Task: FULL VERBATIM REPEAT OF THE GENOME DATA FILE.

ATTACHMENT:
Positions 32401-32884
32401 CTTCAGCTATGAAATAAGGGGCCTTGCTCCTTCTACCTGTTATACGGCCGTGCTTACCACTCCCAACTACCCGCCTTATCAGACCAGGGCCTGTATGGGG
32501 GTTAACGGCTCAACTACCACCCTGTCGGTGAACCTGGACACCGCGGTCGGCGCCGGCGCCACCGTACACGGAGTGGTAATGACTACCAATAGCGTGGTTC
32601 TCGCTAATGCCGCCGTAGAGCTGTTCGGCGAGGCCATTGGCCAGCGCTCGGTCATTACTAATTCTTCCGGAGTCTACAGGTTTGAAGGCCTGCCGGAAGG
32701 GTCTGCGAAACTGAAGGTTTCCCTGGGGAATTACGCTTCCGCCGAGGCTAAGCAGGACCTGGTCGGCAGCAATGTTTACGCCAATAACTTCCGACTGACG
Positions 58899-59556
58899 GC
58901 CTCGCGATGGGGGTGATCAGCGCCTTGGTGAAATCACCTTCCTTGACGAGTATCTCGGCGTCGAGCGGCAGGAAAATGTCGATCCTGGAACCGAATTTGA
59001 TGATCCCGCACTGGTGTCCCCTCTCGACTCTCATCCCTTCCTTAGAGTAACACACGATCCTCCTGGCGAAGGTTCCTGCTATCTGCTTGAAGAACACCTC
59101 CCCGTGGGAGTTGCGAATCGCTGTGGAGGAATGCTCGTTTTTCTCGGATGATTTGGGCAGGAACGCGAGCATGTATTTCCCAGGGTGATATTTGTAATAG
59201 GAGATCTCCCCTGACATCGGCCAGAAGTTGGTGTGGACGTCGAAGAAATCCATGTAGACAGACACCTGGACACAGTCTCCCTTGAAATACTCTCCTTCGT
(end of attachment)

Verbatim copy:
Positions 32401-32884
32401 CTTCAGCTATGAAATAAGGGGCCTTGCTCCTTCTACCTGTTATACGGCCGTGCTTACCACTCCCAACTACCCGCCTTATCAGACCAGGGCCTGTATGGGG
32501 GTTAACGGCTCAACTACCACCCTGTCGGTGAACCTGGACACCGCGGTCGGCGCCGGCGCCACCGTACACGGAGTGGTAATGACTACCAATAGCGTGGTTC
32601 TCGCTAATGCCGCCGTAGAGCTGTTCGGCGAGGCCATTGGCCAGCGCTCGGTCATTACTAATTCTTCCGGAGTCTACAGGTTTGAAGGCCTGCCGGAAGG
32701 GTCTGCGAAACTGAAGGTTTCCCTGGGGAATTACGCTTCCGCCGAGGCTAAGCAGGACCTGGTCGGCAGCAATGTTTACGCCAATAACTTCCGACTGACG
Positions 58899-59556
58899 GC
58901 CTCGCGATGGGGGTGATCAGCGCCTTGGTGAAATCACCTTCCTTGACGAGTATCTCGGCGTCGAGCGGCAGGAAAATGTCGATCCTGGAACCGAATTTGA
59001 TGATCCCGCACTGGTGTCCCCTCTCGACTCTCATCCCTTCCTTAGAGTAACACACGATCCTCCTGGCGAAGGTTCCTGCTATCTGCTTGAAGAACACCTC
59101 CCCGTGGGAGTTGCGAATCGCTGTGGAGGAATGCTCGTTTTTCTCGGATGATTTGGGCAGGAACGCGAGCATGTATTTCCCAGGGTGATATTTGTAATAG
59201 GAGATCTCCCCTGACATCGGCCAGAAGTTGGTGTGGACGTCGAAGAAATCCATGTAGACAGACACCTGGACACAGTCTCCCTTGAAATACTCTCCTTCGT